Depression: A Warning that Change is Necessary

by Michael B. Schachter M.D., F.A.C.A.M.

This article originally appeared in the November 2010 issue of Natural Awakenings Magazine, Rockland and Orange edition.

Evidence of depression is everywhere: feeling sad, excessive crying, loss of interest or pleasure in activities, appetite changes, sleep problems, negative thoughts (such as those of death and/or suicide), feeling worthless or guilty, low energy level and poor concentration. If a person experiences a few of these symptoms, he may be labeled "depressed". Once the person is so labeled, the label becomes the "cause" of the symptoms. He is doing a poor job or he feels guilty because he is depressed. Often the default solution for depression is prescribing antidepressants to control symptoms. So, we name it, blame it and tame it (Sidney Baker MD).

You can't watch television, listen to the radio or read a magazine without being barraged by commercials for one antidepressant or another. Just prescribing antidepressants often fails to address key questions relating to the actual causes of the symptoms. Why are these symptoms present and what can be done to make this person feel healthy again and to rekindle his life force?

What if, instead of trying to control the symptoms of depression, we look for sources of problems? The approach of the orthomolecular psychiatrist begins with assessing the patient's nutritional status, toxic exposure, hormonal imbalances, lifestyle characteristics (stress management, exercise and sleep patterns) and genetic propensities. These are all interrelated in what may be considered a functional web and each element affects all of the others.

Low Thyroid Function

For example, many symptoms of depression are also characteristic of a low functioning thyroid gland. Many physicians recognize this and order blood tests for thyroid function. If the tests come back within normal range (and they usually do), the person is told the thyroid is fine and that an antidepressant is necessary or that he should see a psychiatrist. However, blood tests for thyroid function have limited value for a variety of reasons and the person may actually respond to the right form of thyroid hormone. This low thyroid function may relate to a deficiency of iodine or selenium or to overexposure to bromine. So, we look for underlying causal factors and attempt to correct them.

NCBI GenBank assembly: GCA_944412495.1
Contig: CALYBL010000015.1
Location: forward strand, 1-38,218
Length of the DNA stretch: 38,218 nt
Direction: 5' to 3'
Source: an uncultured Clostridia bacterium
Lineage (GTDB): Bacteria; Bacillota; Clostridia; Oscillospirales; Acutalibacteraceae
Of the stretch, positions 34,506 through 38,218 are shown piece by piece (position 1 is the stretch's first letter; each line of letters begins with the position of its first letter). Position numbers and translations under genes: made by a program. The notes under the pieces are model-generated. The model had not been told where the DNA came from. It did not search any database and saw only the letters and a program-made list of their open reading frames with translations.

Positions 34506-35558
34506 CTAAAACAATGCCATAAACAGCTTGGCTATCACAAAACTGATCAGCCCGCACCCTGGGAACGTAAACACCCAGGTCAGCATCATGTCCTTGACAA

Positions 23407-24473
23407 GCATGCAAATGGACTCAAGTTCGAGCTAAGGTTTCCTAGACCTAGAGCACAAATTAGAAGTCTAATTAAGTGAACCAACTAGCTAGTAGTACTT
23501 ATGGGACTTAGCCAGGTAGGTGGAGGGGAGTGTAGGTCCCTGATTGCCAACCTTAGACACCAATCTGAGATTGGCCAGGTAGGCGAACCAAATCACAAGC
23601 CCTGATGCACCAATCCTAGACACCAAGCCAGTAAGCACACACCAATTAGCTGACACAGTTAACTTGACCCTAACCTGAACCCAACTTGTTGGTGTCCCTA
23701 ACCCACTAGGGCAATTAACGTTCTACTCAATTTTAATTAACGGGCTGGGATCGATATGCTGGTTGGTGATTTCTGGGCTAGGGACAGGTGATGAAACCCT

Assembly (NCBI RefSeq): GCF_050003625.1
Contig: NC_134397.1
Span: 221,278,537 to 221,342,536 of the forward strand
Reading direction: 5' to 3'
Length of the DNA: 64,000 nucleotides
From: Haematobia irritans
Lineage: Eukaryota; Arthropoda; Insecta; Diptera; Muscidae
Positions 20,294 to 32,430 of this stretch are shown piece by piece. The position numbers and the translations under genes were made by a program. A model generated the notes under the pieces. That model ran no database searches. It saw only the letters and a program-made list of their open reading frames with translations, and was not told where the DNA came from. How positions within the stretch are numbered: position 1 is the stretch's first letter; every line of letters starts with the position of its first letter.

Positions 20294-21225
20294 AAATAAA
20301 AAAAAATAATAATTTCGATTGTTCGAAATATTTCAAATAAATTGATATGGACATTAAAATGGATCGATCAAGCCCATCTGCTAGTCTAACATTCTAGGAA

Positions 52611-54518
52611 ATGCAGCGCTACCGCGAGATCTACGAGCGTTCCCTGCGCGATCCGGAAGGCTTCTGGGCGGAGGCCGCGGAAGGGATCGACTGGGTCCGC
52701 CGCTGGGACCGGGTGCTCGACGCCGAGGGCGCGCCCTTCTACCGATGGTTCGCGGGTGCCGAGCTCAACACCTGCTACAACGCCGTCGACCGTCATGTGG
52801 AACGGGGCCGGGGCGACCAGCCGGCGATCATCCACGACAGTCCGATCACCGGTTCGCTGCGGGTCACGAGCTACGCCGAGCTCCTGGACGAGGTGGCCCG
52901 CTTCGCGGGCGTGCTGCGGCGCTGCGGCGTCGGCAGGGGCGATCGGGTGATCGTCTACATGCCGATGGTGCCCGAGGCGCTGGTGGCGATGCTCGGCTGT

A Healthy Diet

Diet is important when it comes to depression. In recent years, we have learned that what we eat and drink not only supplies the building blocks for all biochemical reactions in the body, but also affects how our genes are expressed (epigenetics). The standard American diet (SAD) contributes to poor health and to depression. A diet rich in whole, unprocessed foods helps to prevent and treat depression. Individual differences need to be considered. For example, many people are sensitive to gluten, a protein found in wheat and certain other grains. For them, a gluten-free diet may be crucial in preventing and treating depression.

Other Factors

Optimal hydration with pure water is necessary along with proper amounts of unrefined salt, sunlight, regular exercise, nutritional supplements (such as fish oil, amino acids, B vitamins, vitamin D, vitamin K, minerals, iodine and herbal extracts) and bio-identical hormones. All may be relevant for a particular individual. Testing for nutrients, gluten sensitivity, hormone levels and toxic minerals (like lead and mercury) may also be quite helpful. Some depressed patients even benefit from nutritional substances given by injection.

Those that find themselves in a state of depression but don't believe that pills are the answer can rest assured that there are other options out there that will not only help alleviate the depression, but can lead to an overall healthier you.

2010 Michael B.Schachter, M.D.

 

 

 
 

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